Even when the interpreters/narrators are being as honest as they can be, they are not infallible. They have blind spots. They have biases. The mere act of summarizing a series of events, reducing their parts into a whole that is less than their sum, is to produce a narrative that is not congruous with reality.

The sad, dark secret is that "truth" in the reporting of world events is something that, if it ever existed, only existed because we believed it did. Trusting in any narrative that isn't wholly informed by one's own direct experience is an act of faith.

Donald Trump's election was traumatic for some of us because it rocked our faith in our narrative and its storytellers. We who listened to NPR and read the New York Times were so damn confident we were getting the factual, un-fake news, and our real news said Donald Trump was headed for a crushing defeat.

Our weathermen got it wrong. We trusted them to know, and they didn't know. I suppose they couldn't.

All anyone can really do is make an educated guess—not only about what will happen, but about what is happening.

Our world is too intricate and far too large for any one consistent, accurate, unfudged narrative. The fucking postmodernists were right. Our politics were built on a Newtonian conception of social existence, and electric/electronic media has made it clear our reality is patently Einsteinian, with frames of reference precluding absolutes.

No—it has the smack of quantum mechanics. Nobody really knows enough to know what's really happening, and the contents and significant points of the narrative are open to interpretation.

To restate the problem we face in the meantime: with the "truth" already so distant, so abstruse, and so difficult to apprehend, and information coming to us in digital packets via remote entities, it will be difficult to disprove the validity of narratives predicated on bad information. The alternative to "truth" today isn't "falsehood;" it is "different truth." Different interpretations of different permutations of "facts," all accepted on faith, all impossible to refute because our facts are intangible as the pixels that purport to disclose them.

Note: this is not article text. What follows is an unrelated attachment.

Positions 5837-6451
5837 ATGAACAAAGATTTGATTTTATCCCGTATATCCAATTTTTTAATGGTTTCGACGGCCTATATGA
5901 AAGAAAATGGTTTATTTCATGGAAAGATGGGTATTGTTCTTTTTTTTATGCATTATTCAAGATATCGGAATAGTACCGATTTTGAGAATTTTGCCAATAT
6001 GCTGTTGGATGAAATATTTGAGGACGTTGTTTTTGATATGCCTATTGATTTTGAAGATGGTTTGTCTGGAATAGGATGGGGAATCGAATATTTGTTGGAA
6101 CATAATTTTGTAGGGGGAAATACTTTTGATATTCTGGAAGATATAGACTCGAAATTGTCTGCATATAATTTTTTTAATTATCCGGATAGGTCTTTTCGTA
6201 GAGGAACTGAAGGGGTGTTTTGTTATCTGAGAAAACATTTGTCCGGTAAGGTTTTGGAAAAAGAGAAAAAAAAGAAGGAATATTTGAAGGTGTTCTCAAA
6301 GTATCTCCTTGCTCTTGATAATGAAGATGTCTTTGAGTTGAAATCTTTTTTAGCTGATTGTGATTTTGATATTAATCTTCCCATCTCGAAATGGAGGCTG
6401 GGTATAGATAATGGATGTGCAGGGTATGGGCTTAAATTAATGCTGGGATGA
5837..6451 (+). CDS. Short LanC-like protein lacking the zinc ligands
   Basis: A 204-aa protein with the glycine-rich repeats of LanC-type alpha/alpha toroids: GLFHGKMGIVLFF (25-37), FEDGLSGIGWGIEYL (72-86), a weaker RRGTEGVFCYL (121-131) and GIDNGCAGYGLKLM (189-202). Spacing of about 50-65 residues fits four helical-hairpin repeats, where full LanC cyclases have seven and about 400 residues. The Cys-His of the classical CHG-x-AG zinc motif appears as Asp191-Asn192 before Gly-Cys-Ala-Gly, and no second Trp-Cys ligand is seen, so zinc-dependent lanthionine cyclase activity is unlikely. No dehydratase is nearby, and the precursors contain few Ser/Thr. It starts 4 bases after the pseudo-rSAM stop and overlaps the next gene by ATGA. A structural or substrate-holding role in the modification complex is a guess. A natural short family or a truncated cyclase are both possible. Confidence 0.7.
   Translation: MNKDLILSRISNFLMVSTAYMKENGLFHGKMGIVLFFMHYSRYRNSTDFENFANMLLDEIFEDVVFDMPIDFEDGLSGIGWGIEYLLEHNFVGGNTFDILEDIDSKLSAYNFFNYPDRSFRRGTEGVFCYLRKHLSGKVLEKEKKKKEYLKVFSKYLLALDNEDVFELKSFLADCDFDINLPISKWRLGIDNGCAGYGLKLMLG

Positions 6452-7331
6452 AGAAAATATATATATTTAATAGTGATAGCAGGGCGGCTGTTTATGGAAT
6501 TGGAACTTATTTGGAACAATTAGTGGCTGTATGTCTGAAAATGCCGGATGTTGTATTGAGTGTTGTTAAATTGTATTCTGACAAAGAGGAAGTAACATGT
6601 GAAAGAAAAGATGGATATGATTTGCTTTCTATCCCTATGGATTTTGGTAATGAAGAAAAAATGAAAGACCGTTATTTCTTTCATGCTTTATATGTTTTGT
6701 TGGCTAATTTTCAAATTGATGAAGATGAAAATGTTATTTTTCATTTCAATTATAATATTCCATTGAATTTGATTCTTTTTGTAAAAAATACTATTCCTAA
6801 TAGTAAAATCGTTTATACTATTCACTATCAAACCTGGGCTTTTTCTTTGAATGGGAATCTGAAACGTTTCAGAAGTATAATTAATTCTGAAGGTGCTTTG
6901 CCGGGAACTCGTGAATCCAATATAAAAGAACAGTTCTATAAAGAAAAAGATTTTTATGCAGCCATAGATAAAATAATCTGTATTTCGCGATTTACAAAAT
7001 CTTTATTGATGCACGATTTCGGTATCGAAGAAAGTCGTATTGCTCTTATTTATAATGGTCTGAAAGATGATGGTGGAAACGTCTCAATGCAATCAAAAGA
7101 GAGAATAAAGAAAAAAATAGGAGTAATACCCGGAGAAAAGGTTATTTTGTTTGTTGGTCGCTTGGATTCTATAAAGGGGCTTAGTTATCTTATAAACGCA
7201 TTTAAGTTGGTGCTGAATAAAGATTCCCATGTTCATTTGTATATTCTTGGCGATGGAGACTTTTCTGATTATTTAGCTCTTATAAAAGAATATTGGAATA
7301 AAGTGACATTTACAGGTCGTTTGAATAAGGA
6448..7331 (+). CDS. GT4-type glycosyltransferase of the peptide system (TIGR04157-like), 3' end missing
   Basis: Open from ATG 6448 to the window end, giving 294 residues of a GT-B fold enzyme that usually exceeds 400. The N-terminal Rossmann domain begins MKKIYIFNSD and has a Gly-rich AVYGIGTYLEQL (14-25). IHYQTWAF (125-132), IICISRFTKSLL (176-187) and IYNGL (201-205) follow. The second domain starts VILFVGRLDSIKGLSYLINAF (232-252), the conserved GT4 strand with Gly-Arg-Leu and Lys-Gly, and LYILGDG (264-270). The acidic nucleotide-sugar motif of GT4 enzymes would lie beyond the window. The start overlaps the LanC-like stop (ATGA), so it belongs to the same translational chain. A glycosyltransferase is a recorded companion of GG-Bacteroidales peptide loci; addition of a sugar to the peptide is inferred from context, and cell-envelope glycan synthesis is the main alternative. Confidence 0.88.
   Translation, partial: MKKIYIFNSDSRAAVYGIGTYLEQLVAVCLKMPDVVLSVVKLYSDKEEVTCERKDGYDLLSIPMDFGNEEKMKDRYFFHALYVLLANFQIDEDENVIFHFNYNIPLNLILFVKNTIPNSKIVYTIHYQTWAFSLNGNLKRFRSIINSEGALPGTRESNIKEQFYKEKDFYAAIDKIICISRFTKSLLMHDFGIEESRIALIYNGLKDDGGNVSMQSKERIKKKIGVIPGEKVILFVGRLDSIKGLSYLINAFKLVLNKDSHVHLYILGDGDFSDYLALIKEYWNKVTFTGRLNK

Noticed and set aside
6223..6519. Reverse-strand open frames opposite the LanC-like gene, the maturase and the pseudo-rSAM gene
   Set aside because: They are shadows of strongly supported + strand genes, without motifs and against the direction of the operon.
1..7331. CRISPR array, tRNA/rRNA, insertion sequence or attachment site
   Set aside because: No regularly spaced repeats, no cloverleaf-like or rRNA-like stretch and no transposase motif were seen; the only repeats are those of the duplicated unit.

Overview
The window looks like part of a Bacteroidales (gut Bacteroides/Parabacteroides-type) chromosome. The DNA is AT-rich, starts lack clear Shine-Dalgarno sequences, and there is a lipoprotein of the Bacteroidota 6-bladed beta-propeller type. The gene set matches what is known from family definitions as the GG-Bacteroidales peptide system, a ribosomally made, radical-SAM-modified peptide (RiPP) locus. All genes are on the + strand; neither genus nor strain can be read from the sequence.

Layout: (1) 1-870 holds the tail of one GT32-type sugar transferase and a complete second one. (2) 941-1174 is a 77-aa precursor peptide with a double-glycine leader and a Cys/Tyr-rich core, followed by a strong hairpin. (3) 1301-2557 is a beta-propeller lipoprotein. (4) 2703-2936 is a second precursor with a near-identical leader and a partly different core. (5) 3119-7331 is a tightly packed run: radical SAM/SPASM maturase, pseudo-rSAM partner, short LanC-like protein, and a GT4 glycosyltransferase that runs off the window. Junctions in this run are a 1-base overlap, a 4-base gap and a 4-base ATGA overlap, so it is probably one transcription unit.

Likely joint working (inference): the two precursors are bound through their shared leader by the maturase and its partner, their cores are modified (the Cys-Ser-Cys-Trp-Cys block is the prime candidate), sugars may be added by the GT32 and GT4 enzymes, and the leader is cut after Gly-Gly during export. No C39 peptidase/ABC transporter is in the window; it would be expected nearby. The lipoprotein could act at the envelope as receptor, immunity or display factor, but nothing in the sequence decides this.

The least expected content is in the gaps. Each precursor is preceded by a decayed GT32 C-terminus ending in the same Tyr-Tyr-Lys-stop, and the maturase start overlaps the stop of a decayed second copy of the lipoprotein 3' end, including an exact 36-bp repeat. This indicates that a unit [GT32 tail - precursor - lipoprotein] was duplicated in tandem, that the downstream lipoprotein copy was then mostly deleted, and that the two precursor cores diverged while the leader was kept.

One short, final note.

Ever eavesdrop on political discussions between drunk people at a grimy bar? Do you get the impression that the partisans on either side are having two entirely different conversations? They won't really answer their opponents questions or respond to their points; they'll just pause for a minute and pick up more or less where they left off, continuing along the fixed rails of their opinion.

A conservative and a liberal are sitting on neighboring barstools, drunk and affable, just wanting to have a conversation about The Issues. The conservative cites some numbers about the deficit and why it's a big problem. The liberal is more concerned with unemployment rates and average worker pay, and doesn't pay much attention to the deficit, so he starts saying something about government spending that becomes a tangent about how raising the minimum wage in cities like Seattle is a good thing for everyone. The conservative says that this burden on employers will actually cause more jobs to be automated and outsourced, which means fewer jobs all around, more government intervention, and higher deficit. The liberal cites some numbers the conservative hasn't heard before and can't comment on, so he says something about how high corporate taxes are driving job creators out of the country. The liberal takes a shot of Jameson and says something about solar panels. The conservative pounds his can of Budweiser and says something about China owning too much of our debt and taking too many of our jobs. The liberal rattles off some numbers and factoids about China's own problems. The conservative asks if that's true. The liberal says he thinks so, but can't remember where he heard it. And so it goes on and on and on until one of them takes a piss break, and then when he comes back they talk about Pokémon instead.